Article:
I'd love to manufacture this. I'd love to sell it. I'd love to take $10 in parts, an instruction manual, and sell it for $150. (Wait - that's already been done, right? :wink1: )
Instead, here is the How, What, Where, etc. to make your own "JMatt's CRAM."
Step 1: Materials. 4" aluminum corrugated dryer vent from Lowes, or wherever. 1 roll of Black Duct Tape.
Tools: I used a Jigsaw, a tin snips, a flathead screwdriver, an adjustable wrench.
Here's the FINISHED look from the outside of the car. The duct next to the driving light is ported directly to the front brake. WARNING: This mod intercepts the brake cooling duct on the driver's side!!! In my non-engineering opinion, the brake ducting is not important during slow speed city driving. Nor is it critical for highway driving. I believe it may be important if you're driving up and down mountains, or racing at Sears Point. If you're concerned about brake cooling DON'T DO THIS MOD!!!!
If you get down to ground level, and look up the tube, you can see how I've attached the new duct work.
So how did I do that? Here's my best attempt to describe the steps:
1) Drove car up onto portable ramps.
2) Used adjustable wrench to remove the four bolts holding on the pan under the engine area
3) Use adjustable wrench to remove bolts on underside of front bumper, which hold on the next piece of underbody work.
4) On each side, there are plastic retainers. Use a flathead screwdriver to pop out the center of each retainer. The larger piece then pops out. There are 3 of these retainers on the driver's side, and three more in the same positions on the passenger side
5) This piece then comes out as one entire unit. Attached to it are the back half of the brake duct. Set entire unit aside.
6) The front half of the driver's side brake duct is held on by a single metal clip. This clip has teeth in it to hold the clip on. Use the flathead screwdriver to lever the clip off. The forward half of the brake duct will come out in your hand.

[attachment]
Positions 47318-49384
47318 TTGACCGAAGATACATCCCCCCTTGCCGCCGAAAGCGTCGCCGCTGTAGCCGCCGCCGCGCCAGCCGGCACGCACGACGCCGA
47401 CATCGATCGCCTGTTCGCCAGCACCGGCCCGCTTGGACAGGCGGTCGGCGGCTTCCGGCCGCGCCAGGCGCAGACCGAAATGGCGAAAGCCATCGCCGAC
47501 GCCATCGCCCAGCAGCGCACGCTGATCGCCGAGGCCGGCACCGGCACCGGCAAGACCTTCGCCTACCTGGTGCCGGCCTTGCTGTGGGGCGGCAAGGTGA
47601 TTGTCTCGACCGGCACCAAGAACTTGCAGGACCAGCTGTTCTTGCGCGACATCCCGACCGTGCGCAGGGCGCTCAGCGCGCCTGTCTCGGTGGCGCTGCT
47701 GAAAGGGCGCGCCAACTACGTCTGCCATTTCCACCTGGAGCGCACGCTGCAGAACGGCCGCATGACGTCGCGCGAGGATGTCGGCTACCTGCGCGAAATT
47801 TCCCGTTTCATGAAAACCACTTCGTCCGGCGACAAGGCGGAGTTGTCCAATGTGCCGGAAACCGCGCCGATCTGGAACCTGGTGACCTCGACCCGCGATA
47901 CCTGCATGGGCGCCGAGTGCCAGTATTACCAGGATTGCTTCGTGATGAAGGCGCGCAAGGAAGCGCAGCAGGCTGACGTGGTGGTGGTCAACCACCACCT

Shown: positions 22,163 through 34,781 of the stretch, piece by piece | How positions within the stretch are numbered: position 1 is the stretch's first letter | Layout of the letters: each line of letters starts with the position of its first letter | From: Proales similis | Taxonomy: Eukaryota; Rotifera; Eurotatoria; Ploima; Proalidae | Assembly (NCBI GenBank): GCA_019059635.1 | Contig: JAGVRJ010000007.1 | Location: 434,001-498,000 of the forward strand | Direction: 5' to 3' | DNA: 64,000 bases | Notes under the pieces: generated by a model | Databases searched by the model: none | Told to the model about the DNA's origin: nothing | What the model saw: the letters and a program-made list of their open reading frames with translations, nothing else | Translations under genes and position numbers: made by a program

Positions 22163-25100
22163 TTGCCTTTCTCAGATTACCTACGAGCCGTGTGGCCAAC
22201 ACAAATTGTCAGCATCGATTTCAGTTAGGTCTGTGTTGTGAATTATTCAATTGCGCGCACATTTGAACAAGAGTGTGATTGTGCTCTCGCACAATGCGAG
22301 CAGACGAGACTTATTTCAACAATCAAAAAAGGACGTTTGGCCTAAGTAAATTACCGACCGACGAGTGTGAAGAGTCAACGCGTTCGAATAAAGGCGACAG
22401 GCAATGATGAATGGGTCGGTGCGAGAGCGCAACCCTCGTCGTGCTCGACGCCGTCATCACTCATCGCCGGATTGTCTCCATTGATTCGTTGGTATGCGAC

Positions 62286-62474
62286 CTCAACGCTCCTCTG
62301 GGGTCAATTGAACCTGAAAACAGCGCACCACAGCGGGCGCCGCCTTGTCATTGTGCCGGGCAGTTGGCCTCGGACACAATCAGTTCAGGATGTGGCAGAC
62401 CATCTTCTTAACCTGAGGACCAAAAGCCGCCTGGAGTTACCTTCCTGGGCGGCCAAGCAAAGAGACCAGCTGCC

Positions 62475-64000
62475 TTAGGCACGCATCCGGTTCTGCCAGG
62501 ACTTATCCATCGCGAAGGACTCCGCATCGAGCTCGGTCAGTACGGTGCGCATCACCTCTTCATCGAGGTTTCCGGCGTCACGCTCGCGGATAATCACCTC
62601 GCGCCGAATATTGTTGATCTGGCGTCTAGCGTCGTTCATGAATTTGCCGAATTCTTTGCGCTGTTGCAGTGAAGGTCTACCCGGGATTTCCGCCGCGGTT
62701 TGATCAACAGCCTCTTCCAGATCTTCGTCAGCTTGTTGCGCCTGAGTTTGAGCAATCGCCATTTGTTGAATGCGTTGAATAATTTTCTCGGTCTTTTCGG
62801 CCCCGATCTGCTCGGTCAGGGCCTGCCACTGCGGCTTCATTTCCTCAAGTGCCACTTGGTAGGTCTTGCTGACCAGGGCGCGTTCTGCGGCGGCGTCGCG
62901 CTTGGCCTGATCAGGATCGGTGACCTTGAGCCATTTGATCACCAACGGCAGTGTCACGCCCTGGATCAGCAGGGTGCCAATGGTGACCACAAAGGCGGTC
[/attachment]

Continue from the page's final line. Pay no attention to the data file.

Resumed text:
7) Place the aluminum duct work on the top of the brake duct you just took out. Trace a circle around the aluminum duct. I drew the circle as far toward the back of the plactic duct as I could, while still leaving the lip in place that joins the front brake duct piece to the back duct piece.
8) Use a jigsaw to cut the circle out.
9) Place aluminum duct into plastic duct. Shape the pliable aluminum with your hands for the best curved shape. Looking into the front of the plastic duct, cut the excess aluminum away with tin snips until you have the best shape.
10) Use Black duct tape to seal the aluminum ductwork to the plastic duct. I sealed the entire inside, as well as the entire outside.
Now that the bottom end is fabricated, let's look at the top:
Here's the stock airbox:
You can see I left the gap between the sheetmetal and the bottom of the air box. That avoids any issues of drawing water up into the intake.
If I remove the airbox, you can see how I simply used more duct tape to join the 4" aluminum duct work to the underside of the (approximately) 3 1/2" hole under the airbox.
I cut the aluminum tube to length via trial and error. I kept peeling off about an inch at a time until it fit. Once I had it installed, I ran duct tape down the outside of the aluminum duct work - lengthwise, to add strength and make sure the duct didn't blow a hole (this kind of duct is made from one continuous spiral of aluminum, and thus has a spiral seam).
1) I am not an engineer - heed the warning about possible effects of intercepting the brake cooling
2) I am not claiming this makes my 1/4 mile time drop by 4 seconds, or my trap speed increase by 30 mph.
3) Could it look neater? Of course. This was my "proof of concept." I could make it look nicer the 2nd time, and I hope some of you will make one for yourselves that looks nicer.
4) I drove my car and compared my Intake Air Temperature (IAT) before and after this mod. Before, my IAT was 5-7 degrees higher than ambient. After, my IAT was 2 degrees higher than ambient.
5) I monitored my Manifold Pressure at redline rpms in 2nd, and 3rd gear. I got manifold pressure of 14.1 in 2nd gear, and 14.5 in 3rd. The only difference I can see to explain the increased pressure, is that the ram air must actually WORK!!!!!!
6) Are there better/different/more expensive ways to do this? I'm sure there are. This was my way of experimenting in my garage with $15. Don't knock it.
FINALLY: Please try this mod! Improve on it, change it, maximize it. Just remember: It's "JMatt's CRAM!!"